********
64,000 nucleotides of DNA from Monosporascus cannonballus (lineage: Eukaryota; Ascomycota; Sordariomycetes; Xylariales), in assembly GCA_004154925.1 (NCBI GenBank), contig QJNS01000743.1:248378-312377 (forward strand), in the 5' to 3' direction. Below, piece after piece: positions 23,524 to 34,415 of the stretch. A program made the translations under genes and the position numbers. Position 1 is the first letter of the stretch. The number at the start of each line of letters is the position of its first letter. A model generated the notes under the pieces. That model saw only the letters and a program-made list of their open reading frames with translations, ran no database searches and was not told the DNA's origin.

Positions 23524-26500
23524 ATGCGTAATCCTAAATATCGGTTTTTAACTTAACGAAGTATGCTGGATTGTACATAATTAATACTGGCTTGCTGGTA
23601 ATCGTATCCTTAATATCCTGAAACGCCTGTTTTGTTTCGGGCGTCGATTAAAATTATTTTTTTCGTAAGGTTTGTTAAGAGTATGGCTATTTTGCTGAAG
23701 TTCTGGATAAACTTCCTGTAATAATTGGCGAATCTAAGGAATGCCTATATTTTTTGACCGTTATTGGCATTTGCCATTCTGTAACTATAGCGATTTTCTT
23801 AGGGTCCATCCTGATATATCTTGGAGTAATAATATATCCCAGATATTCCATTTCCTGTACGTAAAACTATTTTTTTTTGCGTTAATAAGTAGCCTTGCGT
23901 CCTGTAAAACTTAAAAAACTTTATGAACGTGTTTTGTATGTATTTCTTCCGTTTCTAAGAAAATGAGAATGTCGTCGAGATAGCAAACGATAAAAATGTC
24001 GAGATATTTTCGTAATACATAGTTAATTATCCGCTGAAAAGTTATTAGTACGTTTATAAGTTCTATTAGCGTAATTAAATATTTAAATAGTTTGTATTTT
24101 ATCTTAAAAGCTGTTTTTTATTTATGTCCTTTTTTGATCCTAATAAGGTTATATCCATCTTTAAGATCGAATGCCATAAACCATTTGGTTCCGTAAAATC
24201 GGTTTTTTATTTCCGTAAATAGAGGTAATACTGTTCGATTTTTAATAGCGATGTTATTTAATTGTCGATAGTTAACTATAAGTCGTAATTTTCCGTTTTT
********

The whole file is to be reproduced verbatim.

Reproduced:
64,000 nucleotides of DNA from Monosporascus cannonballus (lineage: Eukaryota; Ascomycota; Sordariomycetes; Xylariales), in assembly GCA_004154925.1 (NCBI GenBank), contig QJNS01000743.1:248378-312377 (forward strand), in the 5' to 3' direction. Below, piece after piece: positions 23,524 to 34,415 of the stretch. A program made the translations under genes and the position numbers. Position 1 is the first letter of the stretch. The number at the start of each line of letters is the position of its first letter. A model generated the notes under the pieces. That model saw only the letters and a program-made list of their open reading frames with translations, ran no database searches and was not told the DNA's origin.

Positions 23524-26500
23524 ATGCGTAATCCTAAATATCGGTTTTTAACTTAACGAAGTATGCTGGATTGTACATAATTAATACTGGCTTGCTGGTA
23601 ATCGTATCCTTAATATCCTGAAACGCCTGTTTTGTTTCGGGCGTCGATTAAAATTATTTTTTTCGTAAGGTTTGTTAAGAGTATGGCTATTTTGCTGAAG
23701 TTCTGGATAAACTTCCTGTAATAATTGGCGAATCTAAGGAATGCCTATATTTTTTGACCGTTATTGGCATTTGCCATTCTGTAACTATAGCGATTTTCTT
23801 AGGGTCCATCCTGATATATCTTGGAGTAATAATATATCCCAGATATTCCATTTCCTGTACGTAAAACTATTTTTTTTTGCGTTAATAAGTAGCCTTGCGT
23901 CCTGTAAAACTTAAAAAACTTTATGAACGTGTTTTGTATGTATTTCTTCCGTTTCTAAGAAAATGAGAATGTCGTCGAGATAGCAAACGATAAAAATGTC
24001 GAGATATTTTCGTAATACATAGTTAATTATCCGCTGAAAAGTTATTAGTACGTTTATAAGTTCTATTAGCGTAATTAAATATTTAAATAGTTTGTATTTT
24101 ATCTTAAAAGCTGTTTTTTATTTATGTCCTTTTTTGATCCTAATAAGGTTATATCCATCTTTAAGATCGAATGCCATAAACCATTTGGTTCCGTAAAATC
24201 GGTTTTTTATTTCCGTAAATAGAGGTAATACTGTTCGATTTTTAATAGCGATGTTATTTAATTGTCGATAGTTAACTATAAGTCGTAATTTTCCGTTTTT